After Thought Trim….for machine knitters

AFTER THOUGHT TRIM,  for stabilizing edges of knitted items.

For use on any knitting machine.
Hold up your work, Public side facing toward the operator.

Hang up edge onto knitting machine needles. Pull needles to holding position. (D on Silver Reed knitting machines)

Crochet cast-on onto the same needles, in front of the item.  (Carriage and yarn on right side of bed.)

Row 1: Knit 1 row.

Row 2: Knit 1 row.

Row 3: Knit 1 row.  (3 in total)

Row 4 …Pull needles to D. Move carriage ( free pass) to right hand side of bed.

Crochet cast-on on those needles. Knit 1 row, across the needle bed.

Row 5: Cast off all stitches. This trim may be left to look like a “roll” or can be steam blocked flat.

Mary Anne Cutler, Yet Another Canadian Artisan 2017

Vintage yarns…….my experience

Working with Vintage yarns can be challenging. The yarns deriorate in a number of ways. Synthetics may become very brittle, unpleasant to work with on the hands and the project just doesn’t look or feel right when complete. Of course the dyed colours were popular at the time, but appear so garish to our eyes at this point in time.

Natuaral fibres are more forgiving, of which was mostly wool. The colours are more forgiving to the eye, but were/are subject to fading. Sometimes, this is a problem, other times not. Then, there are the critters. ……….The yarn breaks apart or strands are broken from an infestation of moths.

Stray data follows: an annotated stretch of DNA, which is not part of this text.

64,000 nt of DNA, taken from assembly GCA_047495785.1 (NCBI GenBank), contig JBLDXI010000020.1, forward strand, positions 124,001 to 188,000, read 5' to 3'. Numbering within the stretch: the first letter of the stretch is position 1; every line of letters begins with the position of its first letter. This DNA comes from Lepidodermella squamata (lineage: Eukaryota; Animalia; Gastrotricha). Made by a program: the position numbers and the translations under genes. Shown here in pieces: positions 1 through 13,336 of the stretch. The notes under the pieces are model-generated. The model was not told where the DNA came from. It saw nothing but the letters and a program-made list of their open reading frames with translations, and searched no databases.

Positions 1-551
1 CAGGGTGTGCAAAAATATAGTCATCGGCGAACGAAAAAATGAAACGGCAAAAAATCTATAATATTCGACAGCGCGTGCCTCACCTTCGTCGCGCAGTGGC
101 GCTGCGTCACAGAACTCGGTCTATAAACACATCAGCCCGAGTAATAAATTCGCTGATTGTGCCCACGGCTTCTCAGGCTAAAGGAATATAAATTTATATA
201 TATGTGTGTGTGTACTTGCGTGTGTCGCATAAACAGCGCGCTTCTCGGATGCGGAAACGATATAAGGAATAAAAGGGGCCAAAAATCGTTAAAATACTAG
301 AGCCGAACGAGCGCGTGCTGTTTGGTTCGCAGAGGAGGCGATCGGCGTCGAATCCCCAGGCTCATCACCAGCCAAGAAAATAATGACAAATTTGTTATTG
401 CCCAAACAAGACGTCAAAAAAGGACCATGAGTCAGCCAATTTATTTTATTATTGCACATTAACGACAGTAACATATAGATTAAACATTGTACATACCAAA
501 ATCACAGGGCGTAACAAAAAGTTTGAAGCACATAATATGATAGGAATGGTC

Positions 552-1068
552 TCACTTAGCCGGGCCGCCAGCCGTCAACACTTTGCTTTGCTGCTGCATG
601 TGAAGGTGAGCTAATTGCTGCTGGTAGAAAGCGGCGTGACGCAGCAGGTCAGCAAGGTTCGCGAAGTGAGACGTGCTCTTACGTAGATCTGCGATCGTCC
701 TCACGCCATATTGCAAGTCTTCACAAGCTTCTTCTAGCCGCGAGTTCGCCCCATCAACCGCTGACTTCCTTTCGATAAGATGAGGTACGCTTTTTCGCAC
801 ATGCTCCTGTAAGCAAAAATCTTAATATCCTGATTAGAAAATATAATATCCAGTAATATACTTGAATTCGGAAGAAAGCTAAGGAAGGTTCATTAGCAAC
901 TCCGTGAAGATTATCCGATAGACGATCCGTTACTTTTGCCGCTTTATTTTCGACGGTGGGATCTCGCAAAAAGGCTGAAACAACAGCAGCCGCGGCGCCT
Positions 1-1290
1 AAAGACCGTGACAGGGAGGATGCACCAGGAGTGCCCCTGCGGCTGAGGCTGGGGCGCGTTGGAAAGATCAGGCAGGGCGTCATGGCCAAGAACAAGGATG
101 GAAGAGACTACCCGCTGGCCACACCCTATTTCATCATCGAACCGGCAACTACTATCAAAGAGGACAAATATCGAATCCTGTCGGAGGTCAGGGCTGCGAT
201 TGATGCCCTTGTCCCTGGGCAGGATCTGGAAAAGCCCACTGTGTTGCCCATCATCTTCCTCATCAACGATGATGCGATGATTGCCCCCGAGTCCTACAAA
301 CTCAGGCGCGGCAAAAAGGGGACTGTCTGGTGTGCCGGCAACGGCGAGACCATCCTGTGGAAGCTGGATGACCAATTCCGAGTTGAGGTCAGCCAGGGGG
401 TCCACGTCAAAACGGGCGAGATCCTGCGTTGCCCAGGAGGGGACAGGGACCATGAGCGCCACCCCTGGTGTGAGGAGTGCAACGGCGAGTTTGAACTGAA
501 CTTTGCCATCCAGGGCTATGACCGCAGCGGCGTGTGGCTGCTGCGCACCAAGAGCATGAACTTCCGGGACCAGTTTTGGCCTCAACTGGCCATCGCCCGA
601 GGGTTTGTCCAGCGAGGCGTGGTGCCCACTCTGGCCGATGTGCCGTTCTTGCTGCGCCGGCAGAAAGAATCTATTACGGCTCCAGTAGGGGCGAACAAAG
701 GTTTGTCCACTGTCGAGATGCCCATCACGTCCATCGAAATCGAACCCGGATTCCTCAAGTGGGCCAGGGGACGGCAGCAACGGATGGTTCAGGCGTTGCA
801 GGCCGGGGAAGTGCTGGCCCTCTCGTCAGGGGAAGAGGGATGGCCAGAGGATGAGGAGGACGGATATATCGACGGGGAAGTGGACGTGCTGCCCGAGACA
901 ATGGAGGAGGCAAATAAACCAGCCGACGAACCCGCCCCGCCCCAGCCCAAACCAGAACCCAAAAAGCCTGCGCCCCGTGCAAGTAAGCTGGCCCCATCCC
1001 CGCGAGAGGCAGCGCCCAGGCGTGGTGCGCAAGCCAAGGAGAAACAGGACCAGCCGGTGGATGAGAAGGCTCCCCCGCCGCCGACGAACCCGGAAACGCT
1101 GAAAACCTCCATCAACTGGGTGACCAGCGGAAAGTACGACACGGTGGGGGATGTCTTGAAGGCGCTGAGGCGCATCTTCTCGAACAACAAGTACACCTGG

It has been recommended that whenever a vintage yarn is encountered, a treatment of a few hours in the freezer will kill any live bugs. Better to be safe than sorry, than spread the infestation among non-infected goods.

This yarn appears to have been sold in the 1980s and id’d by the style of labelling. Todays label information is far more complete for the user. Those were the times……no yardage/meterage.


The question to me was what to make with this yarn. I tried felted slippers. Success was not in the cards. They were felted over and over in the top loading washing machine, the dryer was brought into the mix, but they were very difficult to felt and sizing was difficult to attain.

Eventually, I cut them up for insoles for my “crocs” and the scraps wound for the start of a “dryer ” ball. Dogs also like these “dryer” balls.


  

KR7 knit radar/contour adapter, DIY Instructions 

These instructions are for a DIY adapter for mounting a KR7 on a variety of machines. The KR7 is the mechanical knit contour device made by and meant to be used with the Singer/Studio/Silver-Reed knitting machines for garment shaping.

I chose a 1″thick piece of wood, the length of the KR7 and 4 ” wide.  I inserted a couple of screws, with the  heads protruding , where they would match and fit into the holes on the bottom of the device. Then, place the device (KR7) attaching it onto the adapter board ( sliding it over the screw heads).

Place the unit at the appropriate height for the row tripper to trip the KR7. I used duck tape to attach the board securely onto my knitting table.

My newly designed screw board was approx 1” thick (high) approx 4″ wide and 22 “, the length of the Knit Contour device. A visit to a lumber yarn (Home Depot, Lowes, etc) may turn up a scrap piece of wood the needed size or they may cut one for you.

I have used it with the Superba, the Passap Duo80, the LK150 , the Brother Hobby 350.

Mary Anne Cutler, ON. Canada